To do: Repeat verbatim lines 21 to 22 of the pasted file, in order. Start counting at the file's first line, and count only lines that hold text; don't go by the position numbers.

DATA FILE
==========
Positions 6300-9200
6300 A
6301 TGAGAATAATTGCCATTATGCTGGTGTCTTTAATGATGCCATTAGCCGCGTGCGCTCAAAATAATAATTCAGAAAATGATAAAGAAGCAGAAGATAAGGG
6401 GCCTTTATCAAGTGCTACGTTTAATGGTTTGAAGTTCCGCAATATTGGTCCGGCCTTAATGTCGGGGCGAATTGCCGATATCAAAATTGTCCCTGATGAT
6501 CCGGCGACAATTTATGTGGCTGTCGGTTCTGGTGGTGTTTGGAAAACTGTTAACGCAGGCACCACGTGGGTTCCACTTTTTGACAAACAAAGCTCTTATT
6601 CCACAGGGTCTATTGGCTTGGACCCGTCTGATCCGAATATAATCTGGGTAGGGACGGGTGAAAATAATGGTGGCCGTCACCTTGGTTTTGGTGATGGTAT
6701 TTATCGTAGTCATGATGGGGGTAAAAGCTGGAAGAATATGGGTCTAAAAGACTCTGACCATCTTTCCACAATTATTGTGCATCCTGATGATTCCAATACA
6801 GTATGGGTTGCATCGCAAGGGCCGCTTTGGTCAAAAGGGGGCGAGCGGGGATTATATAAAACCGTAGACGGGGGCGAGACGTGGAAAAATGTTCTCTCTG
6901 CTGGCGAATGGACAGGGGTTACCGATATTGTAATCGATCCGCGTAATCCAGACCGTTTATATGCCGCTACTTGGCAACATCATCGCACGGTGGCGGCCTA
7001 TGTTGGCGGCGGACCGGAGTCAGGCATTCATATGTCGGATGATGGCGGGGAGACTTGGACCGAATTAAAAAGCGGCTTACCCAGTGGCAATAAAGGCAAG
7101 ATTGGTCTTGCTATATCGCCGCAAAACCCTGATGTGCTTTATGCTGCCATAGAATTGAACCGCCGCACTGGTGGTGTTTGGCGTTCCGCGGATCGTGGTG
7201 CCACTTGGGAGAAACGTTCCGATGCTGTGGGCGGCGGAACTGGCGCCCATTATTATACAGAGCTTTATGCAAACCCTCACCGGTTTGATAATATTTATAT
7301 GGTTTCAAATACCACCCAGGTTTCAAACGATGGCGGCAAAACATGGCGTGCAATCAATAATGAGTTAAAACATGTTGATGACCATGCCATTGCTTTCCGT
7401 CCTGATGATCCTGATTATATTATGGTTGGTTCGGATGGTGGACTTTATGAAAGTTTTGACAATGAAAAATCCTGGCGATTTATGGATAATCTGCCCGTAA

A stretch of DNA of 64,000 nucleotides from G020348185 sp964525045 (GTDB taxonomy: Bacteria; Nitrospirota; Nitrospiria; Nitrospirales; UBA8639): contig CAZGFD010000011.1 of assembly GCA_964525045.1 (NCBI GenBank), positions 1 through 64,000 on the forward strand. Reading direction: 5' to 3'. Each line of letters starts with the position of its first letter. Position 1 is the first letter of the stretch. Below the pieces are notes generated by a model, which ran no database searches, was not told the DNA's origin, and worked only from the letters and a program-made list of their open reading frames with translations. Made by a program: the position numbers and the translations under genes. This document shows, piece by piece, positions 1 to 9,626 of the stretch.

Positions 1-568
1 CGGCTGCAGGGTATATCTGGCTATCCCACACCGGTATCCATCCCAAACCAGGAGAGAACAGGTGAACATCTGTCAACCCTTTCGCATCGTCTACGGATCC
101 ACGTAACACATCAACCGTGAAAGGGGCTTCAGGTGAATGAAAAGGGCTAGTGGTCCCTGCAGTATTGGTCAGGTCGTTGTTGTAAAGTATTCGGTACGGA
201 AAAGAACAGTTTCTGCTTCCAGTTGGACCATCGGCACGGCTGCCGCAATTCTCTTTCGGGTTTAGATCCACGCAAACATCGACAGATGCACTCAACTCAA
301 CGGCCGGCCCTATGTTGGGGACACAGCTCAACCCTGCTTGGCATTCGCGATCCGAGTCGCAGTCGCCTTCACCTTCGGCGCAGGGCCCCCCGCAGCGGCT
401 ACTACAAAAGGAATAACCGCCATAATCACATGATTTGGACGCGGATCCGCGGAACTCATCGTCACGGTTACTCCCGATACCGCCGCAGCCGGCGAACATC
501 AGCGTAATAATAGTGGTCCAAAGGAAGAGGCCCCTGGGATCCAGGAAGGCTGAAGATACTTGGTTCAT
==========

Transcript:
401 ACTACAAAAGGAATAACCGCCATAATCACATGATTTGGACGCGGATCCGCGGAACTCATCGTCACGGTTACTCCCGATACCGCCGCAGCCGGCGAACATC
501 AGCGTAATAATAGTGGTCCAAAGGAAGAGGCCCCTGGGATCCAGGAAGGCTGAAGATACTTGGTTCAT